All recipes are for 2 servings unless noted. Oil is canola oil and salt is kosher salt.


Okara-konnyaku / soybean pulp yam cakes

Okara-konnyaku is a hybrid of okara soybean pulp (rich in soluble fiber) and konnyaku yam cake (rich in non-soluble fiber), and has been around for more than a decade in Japan. It is mainly used as a meat substitute for health, weight loss and diet preference reasons. As with konnyaku, okara-konnyaku becomes very chewy after being frozen and defrosted. While konnyaku simply become fibrous after the same process or tofu becomes spongy (like koyadofu freeze-dried tofu after rehydration), okara-konnyaku takes on a meaty texture. Among dishes I have tried, it seems to work best when used like ground meat, especially poultry and pork. Because it is basically fiber, it is very filling by itself. Moreover, it does not cause any heartburn or upset stomach in people who are not accustomed to eating meat, such as myself. This would be a great option for those who routinely eat meat and want to cut back to reduce fat or calories or for other health reasons. You would not notice that your hamburger patties or meat loaf contains okara-konnyaku if the proportion is moderate.

You can find a number of preparation methods and ingredient proportions. Below is my current standard way of making okara-konnyaku at home.

100 g okara-konnyaku, boiled:
52 calories; 2.6 g protein; 1.4 g fat; 8.5 g carbohydrate; 2.0 g net carbs; 3 mg sodium; 0 mg cholesterol; 6.5 g fiber

100 g okara-konnyaku, defrosted:
63 calories; 3.1 g protein; 1.7 g fat; 10.4 g carbohydrate; 2.5 g net carbs; 3 mg sodium; 0 mg cholesterol; 7.9 g fiber

100 g okara-konnyaku, excess water removed:
86 calories; 4.3 g protein; 2.3 g fat; 14.0 g carbohydrate; 3.3 g net carbs; 4 mg sodium; 0 mg cholesterol; 10.7 g fiber

(Makes approx. 400 g okara-konnyaku boiled; 320-330 g defrosted; 240 g after removing excess water before main cooking)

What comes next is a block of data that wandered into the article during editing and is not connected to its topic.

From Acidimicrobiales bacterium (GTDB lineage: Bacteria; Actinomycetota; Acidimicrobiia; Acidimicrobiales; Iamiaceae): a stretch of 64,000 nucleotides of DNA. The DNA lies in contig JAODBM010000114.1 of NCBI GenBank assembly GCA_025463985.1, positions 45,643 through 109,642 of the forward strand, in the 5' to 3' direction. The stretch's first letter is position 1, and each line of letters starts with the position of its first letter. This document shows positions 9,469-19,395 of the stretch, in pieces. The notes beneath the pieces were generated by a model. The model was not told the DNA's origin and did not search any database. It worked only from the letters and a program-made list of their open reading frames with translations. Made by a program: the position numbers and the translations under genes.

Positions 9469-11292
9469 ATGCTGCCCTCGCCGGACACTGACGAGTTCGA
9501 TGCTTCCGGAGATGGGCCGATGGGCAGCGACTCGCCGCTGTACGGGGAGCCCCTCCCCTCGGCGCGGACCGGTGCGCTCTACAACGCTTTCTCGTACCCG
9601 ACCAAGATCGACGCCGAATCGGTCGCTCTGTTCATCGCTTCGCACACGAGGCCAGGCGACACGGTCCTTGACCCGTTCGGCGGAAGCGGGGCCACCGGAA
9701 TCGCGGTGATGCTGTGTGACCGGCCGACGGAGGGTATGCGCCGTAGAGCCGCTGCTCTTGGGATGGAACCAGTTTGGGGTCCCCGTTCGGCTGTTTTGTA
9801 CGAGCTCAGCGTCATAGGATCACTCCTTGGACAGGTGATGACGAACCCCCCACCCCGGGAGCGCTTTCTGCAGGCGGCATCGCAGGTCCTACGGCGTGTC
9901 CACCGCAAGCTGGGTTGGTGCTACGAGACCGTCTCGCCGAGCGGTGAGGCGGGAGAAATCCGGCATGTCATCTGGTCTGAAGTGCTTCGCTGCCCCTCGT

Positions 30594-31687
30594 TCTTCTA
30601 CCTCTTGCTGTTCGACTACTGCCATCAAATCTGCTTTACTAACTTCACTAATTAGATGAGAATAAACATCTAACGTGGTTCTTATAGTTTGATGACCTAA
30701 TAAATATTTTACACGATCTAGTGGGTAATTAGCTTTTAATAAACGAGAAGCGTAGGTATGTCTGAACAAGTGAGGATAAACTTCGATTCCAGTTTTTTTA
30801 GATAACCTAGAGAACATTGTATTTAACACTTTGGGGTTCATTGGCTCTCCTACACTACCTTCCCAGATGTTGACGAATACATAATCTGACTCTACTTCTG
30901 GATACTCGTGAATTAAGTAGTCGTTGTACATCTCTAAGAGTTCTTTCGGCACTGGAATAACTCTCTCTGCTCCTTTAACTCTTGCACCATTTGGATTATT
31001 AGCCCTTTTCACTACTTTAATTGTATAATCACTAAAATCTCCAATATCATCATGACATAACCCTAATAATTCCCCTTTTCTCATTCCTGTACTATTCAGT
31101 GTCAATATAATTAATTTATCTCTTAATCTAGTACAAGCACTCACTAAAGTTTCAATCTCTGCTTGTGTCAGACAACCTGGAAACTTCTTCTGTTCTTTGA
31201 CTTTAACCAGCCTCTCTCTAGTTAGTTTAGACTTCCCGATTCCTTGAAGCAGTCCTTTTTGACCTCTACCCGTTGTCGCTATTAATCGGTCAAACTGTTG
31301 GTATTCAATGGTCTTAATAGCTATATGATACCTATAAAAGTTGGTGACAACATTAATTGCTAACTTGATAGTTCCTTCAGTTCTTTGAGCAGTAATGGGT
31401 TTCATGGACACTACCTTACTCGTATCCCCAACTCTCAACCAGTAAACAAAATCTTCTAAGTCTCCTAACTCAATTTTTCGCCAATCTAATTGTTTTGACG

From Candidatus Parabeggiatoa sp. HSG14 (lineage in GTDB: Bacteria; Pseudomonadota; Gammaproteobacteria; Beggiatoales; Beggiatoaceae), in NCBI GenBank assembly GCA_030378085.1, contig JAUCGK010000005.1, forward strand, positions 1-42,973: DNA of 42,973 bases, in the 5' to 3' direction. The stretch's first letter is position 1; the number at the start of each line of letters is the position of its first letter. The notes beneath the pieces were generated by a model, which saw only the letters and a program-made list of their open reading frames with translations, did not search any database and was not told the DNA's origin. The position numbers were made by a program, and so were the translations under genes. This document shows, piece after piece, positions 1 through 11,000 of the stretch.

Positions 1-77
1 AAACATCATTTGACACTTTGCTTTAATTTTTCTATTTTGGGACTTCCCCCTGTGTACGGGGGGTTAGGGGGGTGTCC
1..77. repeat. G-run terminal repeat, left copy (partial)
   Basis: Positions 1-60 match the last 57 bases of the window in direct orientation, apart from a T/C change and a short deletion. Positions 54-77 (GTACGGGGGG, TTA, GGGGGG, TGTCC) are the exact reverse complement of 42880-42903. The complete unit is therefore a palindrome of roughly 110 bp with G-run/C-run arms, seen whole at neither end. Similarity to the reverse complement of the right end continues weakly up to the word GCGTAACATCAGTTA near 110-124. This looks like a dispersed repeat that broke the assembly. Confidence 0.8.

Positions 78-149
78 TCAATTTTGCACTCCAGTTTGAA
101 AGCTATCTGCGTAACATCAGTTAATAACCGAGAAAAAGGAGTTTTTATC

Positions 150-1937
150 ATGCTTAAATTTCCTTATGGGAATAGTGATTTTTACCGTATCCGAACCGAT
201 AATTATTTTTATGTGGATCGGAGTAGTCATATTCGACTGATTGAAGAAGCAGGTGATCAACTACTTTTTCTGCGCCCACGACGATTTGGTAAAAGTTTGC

10 g konnyaku glucomannan powder
      260 cc water
20 g homemade (fine) kanso okara dried soybean pulp
20 g store-bought (super fine) kanso okara dried soybean pulp
      60 cc water
1 g cal (calcium hydroxide)
      1 tbsp water
30 g nagaimo Chinese yam (or 1 egg yolk)
1 tsp curry powder


Place 260 cc water in a large bowl, and microwave for 80 seconds.

Add konnyaku powder, and whisk until thick like jelly. 
Let sit for 20-30 minutes until somewhat translucent.


Meanwhile, mix homemade and store-bought dried okara with 60 cc water, and let sit until evenly moist.


When konnyaku mixture is translucent, add moistened okara, and mix well with masher (or food processor).

Grate in nagaimo, add curry powder, and mix well .


Start boiling water in medium to large pot.


Mix well cal + water mixture, and swirl in konnyaku + okara mixture.

Quickly mix well.


Wet your hands, form thin patties (any shape), and simmer for 25-30 minutes in gently bubbling water.

Flip okara-konnyaku from time to time, or place otoshibuta drop cover or plate (as in photo at left) to keep okara-konnyaku immersed while cooking.


Drain, and cool.


Once completely cool, freeze.
Freezing on metal baking sheet expedites the process.
Once frozen, put in zip-lock bag for storage.


To use, defrost, and squeeze out water; as ground meat substitute, tear okara-konnyaku and chop with blender, then squeeze out excess water once again before cooking.

  • The weight of okara-konnyaku changes according to stage as listed under Ingredients. With the weight of boiled/cooled okara-konnyaku as 100%, weight after freezing averages 95-97%, after defrosting 80-82%, and after eliminating excess water following chopping 60%, with my recipe.
  • The amount of water to add to different ingredients above is not important (excess water will be eliminated at the end when using okara-konnyaku in main cooking). If your konnyaku mixture or okara mixture seems dry, add more water.
  • My homemade dried okara powder is much coarser than store-bought super fine products, and when using homemade okara alone, finished okara-konnyaku loses quite a few okara granules when squeezing out excess water before main cooking. Blending with store-bought super fine dried okara powder significantly reduces this loss and also improves the texture. 
  • Curry powder gives a faint underlying tone to finished okara-konnyaku without imparting a clear curry taste. It prevents okara-konnyaku from tasting somewhat bland in final dishes. Any spice or onion powder would be helpful to create this effect.
  • When egg yolk is used (photo at right) instead of nagaimo Chinese yam, okara-konnyaku tastes like very light chicken.
  • Konnyaku glucomannan powder is available at the supplement sections of grocery stores in the US.
  • Cal is available at Mexican grocery sections/stores in the US.
  • Baking soda/powder and nagaimo, when used in large quantities, are supposed to be able to substitute for cal. So far in my experiments, 5 times more sodium-free baking powder (potassium bicarbonate) by weight is still not enough to keep okara-konnyaku pieces intact in boiling water.

Recipe with okara-konnyaku

(Last updated: January 27, 2018)

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